In nature there is an abundance of examples of two organisms living together. These can be two plants, two animals, or a plant and an animal. Regardless, the relationship is called symbiotic.
If both organisms benefit from the relationship it is called mutualism. Coral reefs are built by a two organisms that both benefit from their relationship – a coral polyp is an animal that has a plant called zooxanthella living within it. In a commensal relationship such as the mites that live in our eyebrows, one organism benefits without any impact on the other. Humans are the unaffected host for the commensal follicle mite.
The relationship with the greatest “yuck” factor is parasitic, where one organism suffers while the benefits. A broad array of worms, insects, mites, etc plague both plants and animals, sometimes with lethal effects. Complex strategies have evolved over millions of years to allow a parasite to take advantage of the host.
The ability of some parasites to manipulate the behavior of the hosts in nothing short of amazing. The example of the horsehair worm is illustrative. The adult form of this organism, phylum Nematomorpha, is a free living aquatic organism. As the name implies it is long skinny worm. Its life cycle starts as an egg in freshwater. The egg hatches to a larva which lives on the bottom of a lake or stream. Larvae eaten by fish or snails are a dead end, but if consumed by an aquatic insect it can encyst in the body of the insect. When the insect matures, into a mayfly for example, the encysted larva make its way to land. If, after the insect dies, it is eaten by a cricket the hairworm larva has found its destined host.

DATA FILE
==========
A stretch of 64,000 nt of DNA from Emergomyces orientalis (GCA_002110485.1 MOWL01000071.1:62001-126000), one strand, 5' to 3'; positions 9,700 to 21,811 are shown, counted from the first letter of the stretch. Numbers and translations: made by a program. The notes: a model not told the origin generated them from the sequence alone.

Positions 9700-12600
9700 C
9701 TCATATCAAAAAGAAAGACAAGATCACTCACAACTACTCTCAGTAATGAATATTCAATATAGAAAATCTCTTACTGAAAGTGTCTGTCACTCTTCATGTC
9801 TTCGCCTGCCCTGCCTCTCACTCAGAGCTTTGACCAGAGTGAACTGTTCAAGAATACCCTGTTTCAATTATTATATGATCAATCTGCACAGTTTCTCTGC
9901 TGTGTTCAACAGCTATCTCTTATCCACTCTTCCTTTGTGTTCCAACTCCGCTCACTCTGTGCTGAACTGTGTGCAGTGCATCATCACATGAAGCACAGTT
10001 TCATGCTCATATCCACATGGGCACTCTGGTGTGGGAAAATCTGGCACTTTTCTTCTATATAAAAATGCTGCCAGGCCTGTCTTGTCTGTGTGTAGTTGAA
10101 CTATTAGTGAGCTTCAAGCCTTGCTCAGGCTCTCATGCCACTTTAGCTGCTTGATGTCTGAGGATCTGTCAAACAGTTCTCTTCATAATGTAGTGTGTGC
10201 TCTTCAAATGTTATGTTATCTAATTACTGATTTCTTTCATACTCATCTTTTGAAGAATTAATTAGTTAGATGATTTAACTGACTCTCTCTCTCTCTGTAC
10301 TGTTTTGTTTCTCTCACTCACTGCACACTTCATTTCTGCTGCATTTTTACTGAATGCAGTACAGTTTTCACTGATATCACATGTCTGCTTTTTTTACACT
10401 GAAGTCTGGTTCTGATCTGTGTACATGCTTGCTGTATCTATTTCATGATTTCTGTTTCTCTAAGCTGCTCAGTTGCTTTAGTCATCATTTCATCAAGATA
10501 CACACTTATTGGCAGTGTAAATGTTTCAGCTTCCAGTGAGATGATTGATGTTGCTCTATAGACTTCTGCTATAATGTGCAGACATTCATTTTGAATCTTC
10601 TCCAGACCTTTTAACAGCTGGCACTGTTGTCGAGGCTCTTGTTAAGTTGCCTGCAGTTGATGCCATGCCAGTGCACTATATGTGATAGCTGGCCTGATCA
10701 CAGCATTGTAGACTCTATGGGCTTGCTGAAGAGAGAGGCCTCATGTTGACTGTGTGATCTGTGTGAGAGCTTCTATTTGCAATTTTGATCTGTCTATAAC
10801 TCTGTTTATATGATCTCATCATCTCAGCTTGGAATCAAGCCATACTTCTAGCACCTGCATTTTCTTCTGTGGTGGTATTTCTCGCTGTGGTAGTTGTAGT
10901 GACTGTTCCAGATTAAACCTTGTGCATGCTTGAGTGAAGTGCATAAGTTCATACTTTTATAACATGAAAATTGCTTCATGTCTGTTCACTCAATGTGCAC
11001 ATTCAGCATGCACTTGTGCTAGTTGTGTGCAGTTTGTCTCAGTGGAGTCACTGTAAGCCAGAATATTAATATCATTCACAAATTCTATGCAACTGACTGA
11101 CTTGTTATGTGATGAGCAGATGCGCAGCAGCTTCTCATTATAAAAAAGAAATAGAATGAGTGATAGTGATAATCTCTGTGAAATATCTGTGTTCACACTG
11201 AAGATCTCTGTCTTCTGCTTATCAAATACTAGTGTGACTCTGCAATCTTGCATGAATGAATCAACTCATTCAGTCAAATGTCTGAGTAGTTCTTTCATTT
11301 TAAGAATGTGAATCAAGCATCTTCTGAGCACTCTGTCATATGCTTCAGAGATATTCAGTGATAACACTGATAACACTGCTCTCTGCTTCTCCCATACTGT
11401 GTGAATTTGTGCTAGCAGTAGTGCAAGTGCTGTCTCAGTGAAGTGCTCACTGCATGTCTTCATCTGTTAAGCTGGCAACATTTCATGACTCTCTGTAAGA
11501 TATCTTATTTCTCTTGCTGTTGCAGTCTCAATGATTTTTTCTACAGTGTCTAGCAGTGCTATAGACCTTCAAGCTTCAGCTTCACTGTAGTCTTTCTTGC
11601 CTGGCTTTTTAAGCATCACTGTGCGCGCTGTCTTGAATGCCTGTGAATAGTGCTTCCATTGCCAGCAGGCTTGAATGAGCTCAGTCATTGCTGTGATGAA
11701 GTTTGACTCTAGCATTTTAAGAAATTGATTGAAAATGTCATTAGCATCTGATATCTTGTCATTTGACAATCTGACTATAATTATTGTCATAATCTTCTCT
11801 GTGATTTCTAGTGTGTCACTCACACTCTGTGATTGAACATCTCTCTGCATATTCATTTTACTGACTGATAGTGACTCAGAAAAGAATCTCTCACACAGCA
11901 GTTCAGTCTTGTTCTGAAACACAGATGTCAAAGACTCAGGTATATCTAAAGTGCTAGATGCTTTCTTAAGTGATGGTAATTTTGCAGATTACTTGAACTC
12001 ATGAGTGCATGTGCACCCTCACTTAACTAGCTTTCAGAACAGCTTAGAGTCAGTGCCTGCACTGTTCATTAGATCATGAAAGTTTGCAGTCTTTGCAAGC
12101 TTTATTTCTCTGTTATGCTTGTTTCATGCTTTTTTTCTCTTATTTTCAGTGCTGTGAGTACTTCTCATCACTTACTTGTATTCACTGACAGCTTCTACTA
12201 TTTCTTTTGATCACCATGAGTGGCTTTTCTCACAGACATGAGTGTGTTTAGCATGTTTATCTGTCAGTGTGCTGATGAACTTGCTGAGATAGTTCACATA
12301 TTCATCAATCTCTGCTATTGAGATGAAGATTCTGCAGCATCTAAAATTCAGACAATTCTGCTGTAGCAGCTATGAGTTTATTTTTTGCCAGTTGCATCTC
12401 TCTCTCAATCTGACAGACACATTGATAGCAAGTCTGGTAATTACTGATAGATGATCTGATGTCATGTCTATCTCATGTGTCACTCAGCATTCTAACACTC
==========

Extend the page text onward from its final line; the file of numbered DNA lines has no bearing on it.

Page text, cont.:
All this is incidental so far. The real trick is when the larva matures to a juvenile., It has to make its way to water, but crickets don’t normally go to water. Crickets infected with hairworms however change. They seek out water and willingly jump in only to drown, thus releasing the worm back to the aquatic environment. Zombie crickets.
How about zombie ants? The lancet fluke lives in the liver of a cow. To propagate the fluke produces eggs that end up in the animals manure. The eggs get eaten by snails first, then they are passed from the snails to ants – ants like snail slime apparently. An infected ant is then directed by maturing flukes to go find the tallest blade of grass and climb to the top and die. Along comes a cow which grazes the tender tips of the grass. In the process it ingests the dead ant with the flukes, and in so doing completing the life cycle of the fluke.
Even plants and fungi are part of the zombie game. A fungus which inhabits a mustard plant causes the plant to to halt flower production and instead produce small bright yellow leaves that appear to be flowers. These fake flowers contain the reproductive parts for the fungus which are then transmitted to other mustard plants by foraging bees.
Humans have parasites, the only question is, is our behavior being manipulated? Are we zombies?